The new MAMI chart was also significantly quicker to use. Again, statistically significant differences are also likely to be clinically meaningful: 85 cases could be assessed in an hour using the MAMI chart but only 75 and 53 using the look-up tables and growth charts.

Finally, the new MAMI chart was strongly preferred in user feedback: this acceptability is a key feature for any new screening/testing strategy.

Reasons for these positive results need to be understood. Whilst the superior performance of the MAMI chart is unlikely due to familiarity and prior experience, it is possible that a novelty factor played a role. Maybe users payed more attention and took greater care using a novel and thus more interesting and engaging method. We cannot exclude this possibility, but we can say that the MAMI chart was quick: at least any novelty factor still produced the quickest assessment of all three methods.

Given that blinding was impossible, we also cannot exclude a possibility of bias in how the three methods were explained and presented to study participants. Again, however this is unlikely. The fact that many more users were already familiar with growth charts and lookup tables should have led to those being better superior given that users effectively had more pre-study information /experience / explanation of those two traditional methods.

Tool simplicity may play a role. Having few steps all clearly laid out and described likely helps make the MAMI chart quicker to use and contributes to its superior diagnostic accuracy. In contrast, using growth charts can take time with multiple steps required (e.g. looking up the correct x axis value; looking up the correct y axis value; correctly plotting a point where they intersect; comparing that point to the -2 and -3 z-score lines). Errors can easily occur at each of those steps: the more steps, the more potential for error overall. Look-up tables are not dissimilar to the MAMI chart but might take longer and be less accurate because there are no guides or reminder on their use printed on the tables themselves. Look-up table errors are also possible when reading along rows and accidentally focusing on values above or below the correct row. Such errors are eliminated by the MAMI chart since the ‘window’ system means that only one row can be highlighted at a time. Lastly, clear pictures of a boy or girl over the front sheets of the MAMI chart reduces errors in using the girls’ table when measuring a boy or vice versa.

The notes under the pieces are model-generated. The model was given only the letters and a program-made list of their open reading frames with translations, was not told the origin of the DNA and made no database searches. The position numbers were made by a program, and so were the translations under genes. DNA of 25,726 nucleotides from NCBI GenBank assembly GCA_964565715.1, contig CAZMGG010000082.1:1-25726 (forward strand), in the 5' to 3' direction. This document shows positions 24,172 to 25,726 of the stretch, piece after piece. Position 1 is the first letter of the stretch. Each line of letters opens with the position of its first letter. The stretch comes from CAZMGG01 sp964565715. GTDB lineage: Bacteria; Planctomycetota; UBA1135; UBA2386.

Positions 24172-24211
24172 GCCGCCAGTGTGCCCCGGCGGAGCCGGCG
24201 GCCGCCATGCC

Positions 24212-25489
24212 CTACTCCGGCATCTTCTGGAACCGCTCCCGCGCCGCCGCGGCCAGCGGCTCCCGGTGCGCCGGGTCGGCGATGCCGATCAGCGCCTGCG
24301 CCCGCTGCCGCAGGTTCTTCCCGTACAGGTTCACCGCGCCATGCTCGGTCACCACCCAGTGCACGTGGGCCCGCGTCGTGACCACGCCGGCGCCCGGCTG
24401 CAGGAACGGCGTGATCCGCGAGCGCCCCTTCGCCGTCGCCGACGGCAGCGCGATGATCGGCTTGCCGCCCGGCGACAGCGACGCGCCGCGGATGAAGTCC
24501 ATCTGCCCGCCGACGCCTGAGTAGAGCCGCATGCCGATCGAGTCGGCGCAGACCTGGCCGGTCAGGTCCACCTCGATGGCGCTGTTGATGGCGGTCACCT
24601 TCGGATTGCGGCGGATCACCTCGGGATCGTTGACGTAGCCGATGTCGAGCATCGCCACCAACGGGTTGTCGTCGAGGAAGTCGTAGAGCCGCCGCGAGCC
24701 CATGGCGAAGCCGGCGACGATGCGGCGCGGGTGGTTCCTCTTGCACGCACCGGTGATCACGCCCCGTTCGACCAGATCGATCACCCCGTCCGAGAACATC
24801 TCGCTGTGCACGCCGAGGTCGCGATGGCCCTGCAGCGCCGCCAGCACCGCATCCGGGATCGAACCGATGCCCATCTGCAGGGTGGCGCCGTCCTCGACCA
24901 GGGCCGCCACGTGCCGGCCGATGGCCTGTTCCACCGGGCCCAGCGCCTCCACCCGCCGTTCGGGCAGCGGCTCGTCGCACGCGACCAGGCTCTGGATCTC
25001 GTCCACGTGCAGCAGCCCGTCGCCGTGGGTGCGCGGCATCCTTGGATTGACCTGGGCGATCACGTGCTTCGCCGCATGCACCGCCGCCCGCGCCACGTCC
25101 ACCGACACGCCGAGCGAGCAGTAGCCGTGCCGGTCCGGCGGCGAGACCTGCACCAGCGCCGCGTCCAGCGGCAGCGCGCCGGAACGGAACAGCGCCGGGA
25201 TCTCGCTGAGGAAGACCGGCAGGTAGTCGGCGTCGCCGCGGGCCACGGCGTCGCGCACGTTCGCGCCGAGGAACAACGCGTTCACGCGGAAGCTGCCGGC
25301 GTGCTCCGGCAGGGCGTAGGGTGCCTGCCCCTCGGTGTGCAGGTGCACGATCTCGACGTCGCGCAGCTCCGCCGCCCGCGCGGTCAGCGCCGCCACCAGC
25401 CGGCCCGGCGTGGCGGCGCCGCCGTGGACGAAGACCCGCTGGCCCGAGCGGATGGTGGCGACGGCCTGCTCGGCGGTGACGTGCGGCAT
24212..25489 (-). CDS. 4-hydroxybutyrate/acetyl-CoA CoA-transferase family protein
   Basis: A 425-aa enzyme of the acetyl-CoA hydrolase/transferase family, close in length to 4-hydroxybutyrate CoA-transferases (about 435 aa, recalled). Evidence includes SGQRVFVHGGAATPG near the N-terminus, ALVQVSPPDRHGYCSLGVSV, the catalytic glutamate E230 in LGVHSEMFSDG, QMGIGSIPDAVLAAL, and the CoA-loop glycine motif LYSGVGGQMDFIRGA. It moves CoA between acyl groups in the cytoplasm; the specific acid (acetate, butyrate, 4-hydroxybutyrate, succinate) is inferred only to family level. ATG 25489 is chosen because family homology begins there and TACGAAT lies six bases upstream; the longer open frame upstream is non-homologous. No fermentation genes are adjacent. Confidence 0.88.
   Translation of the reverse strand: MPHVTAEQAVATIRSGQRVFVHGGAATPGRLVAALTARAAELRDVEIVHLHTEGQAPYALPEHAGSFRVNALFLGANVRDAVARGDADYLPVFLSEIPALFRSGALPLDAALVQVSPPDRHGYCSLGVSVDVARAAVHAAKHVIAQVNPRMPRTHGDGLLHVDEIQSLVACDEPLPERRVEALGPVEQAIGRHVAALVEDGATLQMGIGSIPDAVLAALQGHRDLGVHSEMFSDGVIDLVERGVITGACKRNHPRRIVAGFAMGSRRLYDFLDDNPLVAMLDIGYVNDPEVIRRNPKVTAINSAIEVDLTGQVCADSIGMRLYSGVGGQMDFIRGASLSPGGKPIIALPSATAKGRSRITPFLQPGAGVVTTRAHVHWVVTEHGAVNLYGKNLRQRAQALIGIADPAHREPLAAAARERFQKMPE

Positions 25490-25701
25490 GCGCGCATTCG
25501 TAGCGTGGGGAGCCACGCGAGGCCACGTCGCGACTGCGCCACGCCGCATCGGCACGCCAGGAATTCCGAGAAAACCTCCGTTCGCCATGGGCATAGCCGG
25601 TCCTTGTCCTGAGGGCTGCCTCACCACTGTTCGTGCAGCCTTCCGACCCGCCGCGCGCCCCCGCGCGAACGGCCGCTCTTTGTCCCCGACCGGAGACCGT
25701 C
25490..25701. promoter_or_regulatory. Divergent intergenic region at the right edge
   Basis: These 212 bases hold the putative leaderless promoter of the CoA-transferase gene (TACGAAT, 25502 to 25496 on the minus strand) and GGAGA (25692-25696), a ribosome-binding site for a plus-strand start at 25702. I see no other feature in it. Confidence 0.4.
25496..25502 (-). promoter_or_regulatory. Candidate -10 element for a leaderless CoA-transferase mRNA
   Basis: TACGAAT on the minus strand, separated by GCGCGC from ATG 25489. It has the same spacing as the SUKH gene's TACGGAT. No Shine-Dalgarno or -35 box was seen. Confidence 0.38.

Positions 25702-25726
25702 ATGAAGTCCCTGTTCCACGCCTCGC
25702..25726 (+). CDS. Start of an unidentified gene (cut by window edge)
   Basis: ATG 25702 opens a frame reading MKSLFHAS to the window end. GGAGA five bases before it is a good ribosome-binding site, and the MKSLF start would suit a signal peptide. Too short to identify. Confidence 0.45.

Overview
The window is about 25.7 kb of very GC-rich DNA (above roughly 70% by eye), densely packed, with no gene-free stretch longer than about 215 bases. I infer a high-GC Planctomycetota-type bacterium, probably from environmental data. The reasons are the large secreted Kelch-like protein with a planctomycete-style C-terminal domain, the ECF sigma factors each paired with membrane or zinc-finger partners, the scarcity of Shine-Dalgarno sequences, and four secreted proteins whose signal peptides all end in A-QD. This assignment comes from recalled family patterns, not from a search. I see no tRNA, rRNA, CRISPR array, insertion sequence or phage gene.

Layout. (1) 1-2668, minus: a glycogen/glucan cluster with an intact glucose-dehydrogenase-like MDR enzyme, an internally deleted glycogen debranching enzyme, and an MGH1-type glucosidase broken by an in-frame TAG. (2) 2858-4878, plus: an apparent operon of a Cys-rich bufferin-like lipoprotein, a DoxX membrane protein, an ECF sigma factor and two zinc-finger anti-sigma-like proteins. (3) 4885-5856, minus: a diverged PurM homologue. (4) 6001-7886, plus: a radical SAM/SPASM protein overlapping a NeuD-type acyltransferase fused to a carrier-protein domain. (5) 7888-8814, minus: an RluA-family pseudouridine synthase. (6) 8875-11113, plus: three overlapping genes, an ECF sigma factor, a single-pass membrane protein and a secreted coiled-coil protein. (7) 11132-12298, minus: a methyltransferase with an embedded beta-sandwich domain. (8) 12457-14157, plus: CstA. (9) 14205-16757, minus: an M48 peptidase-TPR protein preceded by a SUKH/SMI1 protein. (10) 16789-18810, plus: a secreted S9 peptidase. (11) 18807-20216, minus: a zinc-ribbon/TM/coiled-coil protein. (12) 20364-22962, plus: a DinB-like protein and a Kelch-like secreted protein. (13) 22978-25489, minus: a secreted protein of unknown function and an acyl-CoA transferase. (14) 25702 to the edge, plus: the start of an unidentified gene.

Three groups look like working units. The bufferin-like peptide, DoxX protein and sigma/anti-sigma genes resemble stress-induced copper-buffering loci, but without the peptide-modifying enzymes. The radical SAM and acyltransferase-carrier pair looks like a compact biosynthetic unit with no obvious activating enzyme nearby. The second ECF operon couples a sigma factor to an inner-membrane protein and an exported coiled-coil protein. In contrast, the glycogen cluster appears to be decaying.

Sub-group findings

In our study, accuracy and the average number of scenarios correctly classified were similar for users of different professional backgrounds and different durations of professional experience. Differences in these subgroups is plausible so their absence is notable. The lack thereof may highlight the benefits and superiority of the MAMI chart for a wide range of users. We also though acknowledge small sample size for subgroups. Also, our questions were broad in nature so might not have captured any subtler differences (e.g. one year’s experience as a health visitor plotting growth charts on a near daily basis is far more relevant experience than 30 years as an adult physician who would not have plotted a growth chart since medical school)

Secondary outcomes

Most participants, 69%, preferred the MAMI slide chart over traditional tools, despite most, 77% using it for the first time. They felt that the MAMI charts were faster, less stressful and required fewer corrections. This could be due to the MAMI slide chart’s overall design: a simple, slick format with a single chart including both boys and girls and all ages 0–60 months; a clearly described step-by-step process; precise interpretation of nutritional categories using colours and the innovative slide mechanism. We also acknowledge possible responder bias which readers should be mindful of when interpreting this data. Those volunteering for the study may be more predisposed to and interested in novel technologies and approaches. Hence possibly also more likely to like any new tool or gadget irrespective of design advantages/disadvantages.

Research in context